Based on your cat’s overall condition and a thorough examination, your vet will be able to determine the cause for your cat’s eye condition. In order to make a proper diagnosis, your vet may conduct a variety of different tests, including serologic analysis, to identify the cause, condition, and proper method of treatment. This exam may include, but not be limited to, the following tests:
- Taking a culture or specimen: If your vet notices a discharge from your cat’s eyes, he or she may perform a culture to determine the origin of illness, disease or infection.
- Fluorescein eye stain: Utilizing a specially-formulated orange dye known as fluorescein, your pet’s physician can detect any foreign bodies or ulcerative conditions in your cat’s eyes.
- Blood/urine analysis: Most often, your cat’s exam will routinely include a blood or urine sample to check for any underlying health issues or systemic diseases.
- FIV testing: If your cat is prone to frequent eye infections, your vet may recommend a FIV blood workup to rule out feline AIDS.
Cat Eye Infection Treatment
As is the case of any illness or condition, taking your cat to the vet and providing a course of treatment in a timely fashion is one of the single most important things you can do as a pet owner to ensure your pet’s health.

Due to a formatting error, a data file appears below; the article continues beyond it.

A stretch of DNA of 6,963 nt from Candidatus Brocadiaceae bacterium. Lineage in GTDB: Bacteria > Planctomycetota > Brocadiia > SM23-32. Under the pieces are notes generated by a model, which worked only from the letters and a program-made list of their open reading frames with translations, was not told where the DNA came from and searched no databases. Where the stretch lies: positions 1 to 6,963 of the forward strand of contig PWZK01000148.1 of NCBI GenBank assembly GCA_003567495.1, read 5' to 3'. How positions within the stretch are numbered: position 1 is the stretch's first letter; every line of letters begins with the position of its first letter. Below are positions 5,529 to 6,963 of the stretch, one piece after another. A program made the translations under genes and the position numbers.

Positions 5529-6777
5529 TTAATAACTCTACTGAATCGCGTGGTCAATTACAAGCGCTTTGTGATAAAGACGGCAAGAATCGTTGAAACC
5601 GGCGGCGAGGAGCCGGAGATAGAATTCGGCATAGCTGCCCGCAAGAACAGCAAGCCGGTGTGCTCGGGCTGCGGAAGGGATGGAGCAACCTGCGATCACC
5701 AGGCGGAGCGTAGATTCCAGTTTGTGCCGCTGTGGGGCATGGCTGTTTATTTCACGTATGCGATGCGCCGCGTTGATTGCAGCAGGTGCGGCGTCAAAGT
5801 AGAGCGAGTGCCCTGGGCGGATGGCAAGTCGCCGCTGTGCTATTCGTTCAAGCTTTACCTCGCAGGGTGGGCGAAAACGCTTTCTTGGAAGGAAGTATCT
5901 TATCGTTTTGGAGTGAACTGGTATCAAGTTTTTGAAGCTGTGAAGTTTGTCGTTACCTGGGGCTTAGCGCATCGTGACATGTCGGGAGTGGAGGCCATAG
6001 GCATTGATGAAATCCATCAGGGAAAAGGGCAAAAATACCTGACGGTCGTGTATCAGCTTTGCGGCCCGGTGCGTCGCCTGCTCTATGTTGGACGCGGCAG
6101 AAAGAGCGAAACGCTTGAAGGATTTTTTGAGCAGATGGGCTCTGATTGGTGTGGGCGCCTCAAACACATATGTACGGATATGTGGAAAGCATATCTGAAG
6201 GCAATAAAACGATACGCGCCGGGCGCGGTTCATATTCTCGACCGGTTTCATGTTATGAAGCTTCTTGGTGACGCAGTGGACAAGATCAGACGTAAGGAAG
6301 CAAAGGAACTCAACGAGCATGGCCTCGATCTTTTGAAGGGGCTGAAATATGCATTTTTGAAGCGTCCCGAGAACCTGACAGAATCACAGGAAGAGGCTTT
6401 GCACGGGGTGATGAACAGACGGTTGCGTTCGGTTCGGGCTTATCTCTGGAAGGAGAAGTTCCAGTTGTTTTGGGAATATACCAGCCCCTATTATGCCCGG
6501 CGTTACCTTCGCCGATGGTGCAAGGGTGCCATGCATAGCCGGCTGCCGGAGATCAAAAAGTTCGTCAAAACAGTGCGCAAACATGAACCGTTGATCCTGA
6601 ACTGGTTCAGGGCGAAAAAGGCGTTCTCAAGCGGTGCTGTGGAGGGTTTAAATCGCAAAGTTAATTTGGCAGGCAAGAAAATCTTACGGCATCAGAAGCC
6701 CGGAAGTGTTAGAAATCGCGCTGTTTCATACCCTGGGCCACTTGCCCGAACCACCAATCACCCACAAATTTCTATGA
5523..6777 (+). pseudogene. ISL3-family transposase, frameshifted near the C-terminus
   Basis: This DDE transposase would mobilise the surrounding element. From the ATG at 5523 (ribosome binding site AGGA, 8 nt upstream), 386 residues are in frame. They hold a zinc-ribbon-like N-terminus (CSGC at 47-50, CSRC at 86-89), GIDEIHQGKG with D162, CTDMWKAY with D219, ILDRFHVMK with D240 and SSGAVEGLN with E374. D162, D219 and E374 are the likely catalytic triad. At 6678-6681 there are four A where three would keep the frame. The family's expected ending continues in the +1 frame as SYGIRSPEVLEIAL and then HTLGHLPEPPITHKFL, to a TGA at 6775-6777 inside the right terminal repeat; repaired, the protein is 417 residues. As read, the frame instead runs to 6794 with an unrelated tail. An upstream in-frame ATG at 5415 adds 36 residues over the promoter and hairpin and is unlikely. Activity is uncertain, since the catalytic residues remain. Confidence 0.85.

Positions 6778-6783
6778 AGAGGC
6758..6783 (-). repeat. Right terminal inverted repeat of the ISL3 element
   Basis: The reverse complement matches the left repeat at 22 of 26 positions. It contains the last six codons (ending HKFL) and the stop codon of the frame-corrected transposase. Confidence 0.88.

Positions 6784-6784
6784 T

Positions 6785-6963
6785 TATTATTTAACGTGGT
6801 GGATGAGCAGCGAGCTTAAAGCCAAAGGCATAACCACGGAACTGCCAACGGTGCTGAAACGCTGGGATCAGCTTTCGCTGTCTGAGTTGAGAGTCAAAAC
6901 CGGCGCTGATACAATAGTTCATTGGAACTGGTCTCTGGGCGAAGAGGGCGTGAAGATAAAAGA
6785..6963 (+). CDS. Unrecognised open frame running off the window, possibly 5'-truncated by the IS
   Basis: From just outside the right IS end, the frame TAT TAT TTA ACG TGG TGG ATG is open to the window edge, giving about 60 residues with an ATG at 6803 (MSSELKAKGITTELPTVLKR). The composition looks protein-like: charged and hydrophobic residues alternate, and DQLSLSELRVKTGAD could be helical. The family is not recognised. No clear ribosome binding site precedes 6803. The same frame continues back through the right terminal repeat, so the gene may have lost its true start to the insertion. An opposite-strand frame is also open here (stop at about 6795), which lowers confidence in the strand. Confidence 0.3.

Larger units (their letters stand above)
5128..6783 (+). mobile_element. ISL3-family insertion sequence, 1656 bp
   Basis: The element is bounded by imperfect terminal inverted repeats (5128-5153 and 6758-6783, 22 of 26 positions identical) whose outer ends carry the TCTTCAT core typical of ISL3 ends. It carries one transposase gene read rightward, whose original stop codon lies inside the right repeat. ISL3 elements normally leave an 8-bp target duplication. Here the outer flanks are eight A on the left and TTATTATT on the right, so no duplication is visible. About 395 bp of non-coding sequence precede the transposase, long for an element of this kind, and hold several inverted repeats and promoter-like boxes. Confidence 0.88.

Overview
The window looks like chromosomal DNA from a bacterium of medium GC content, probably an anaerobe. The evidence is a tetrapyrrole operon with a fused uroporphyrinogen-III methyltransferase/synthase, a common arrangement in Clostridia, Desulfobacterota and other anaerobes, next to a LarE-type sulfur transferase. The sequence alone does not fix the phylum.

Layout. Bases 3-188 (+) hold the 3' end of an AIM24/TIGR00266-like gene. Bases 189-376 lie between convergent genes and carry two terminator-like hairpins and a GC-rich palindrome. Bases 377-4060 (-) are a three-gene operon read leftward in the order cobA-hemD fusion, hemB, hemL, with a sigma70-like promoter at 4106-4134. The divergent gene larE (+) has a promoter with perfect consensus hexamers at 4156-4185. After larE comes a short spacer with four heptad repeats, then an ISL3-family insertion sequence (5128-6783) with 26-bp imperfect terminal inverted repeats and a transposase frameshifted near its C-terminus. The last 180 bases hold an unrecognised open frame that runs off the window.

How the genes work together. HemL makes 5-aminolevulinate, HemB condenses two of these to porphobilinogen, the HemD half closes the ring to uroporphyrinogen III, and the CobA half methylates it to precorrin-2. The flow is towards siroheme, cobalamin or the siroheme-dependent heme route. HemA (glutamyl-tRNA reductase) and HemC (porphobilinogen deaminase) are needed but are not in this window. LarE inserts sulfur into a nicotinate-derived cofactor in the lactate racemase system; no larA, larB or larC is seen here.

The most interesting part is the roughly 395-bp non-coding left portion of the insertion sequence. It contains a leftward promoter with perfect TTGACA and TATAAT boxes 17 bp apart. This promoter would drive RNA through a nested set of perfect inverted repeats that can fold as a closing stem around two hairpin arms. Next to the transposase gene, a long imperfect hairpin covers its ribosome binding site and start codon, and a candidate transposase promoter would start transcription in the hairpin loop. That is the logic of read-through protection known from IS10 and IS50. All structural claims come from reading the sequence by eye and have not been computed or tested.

When it comes to eye infections, any signs of sickness should be tended to immediately to avoid further health complications. Below is a helpful checklist to follow when tending to your cat during recovery:
Always Listen to Your Veterinarian
If your vet has prescribed any medication for your feline friend, it’s essential to follow his or her instructions exactly as indicated. Be sure to ask plenty of questions regarding your cat’s meds, particularly if you’re unsure as to administer them. Dosage schedule, proper diet, and other general guidelines may be reviewed during your visit.
If you have questions, call the office – it’s always better to be safe than sorry, especially when it involves prescription medication. One thing to keep in mind: never use eye drops intended for humans under any circumstances, as they are not designed for cats and can be potentially dangerous.
A few treatments your vet may prescribe for your cat’s eye problems include:
- Antibiotics in the form of drops or ointment may be prescribed for bacterial infections
- If your cat is suffering from a fungal infection, your vet may write a prescription for anti-fungal medication
- Although the majority of viral infections dissipate on their own, your vet may prescribe a topical anti-viral cream or drops if the infection is viral in origin
- For more serious or underlying health conditions (such as feline cancer, FIV, tumors or illnesses requiring surgery), your vet will outline a course of treatment or the next step to ensure her quality of life
- In some instances, you may wish to consider homeopathic remedies to treat your cat. Although they are not a cure for most diseases or conditions, there are many all-natural supplements and dietary sources that can help support your cat’s eye health while ensuring she has a long, healthy life.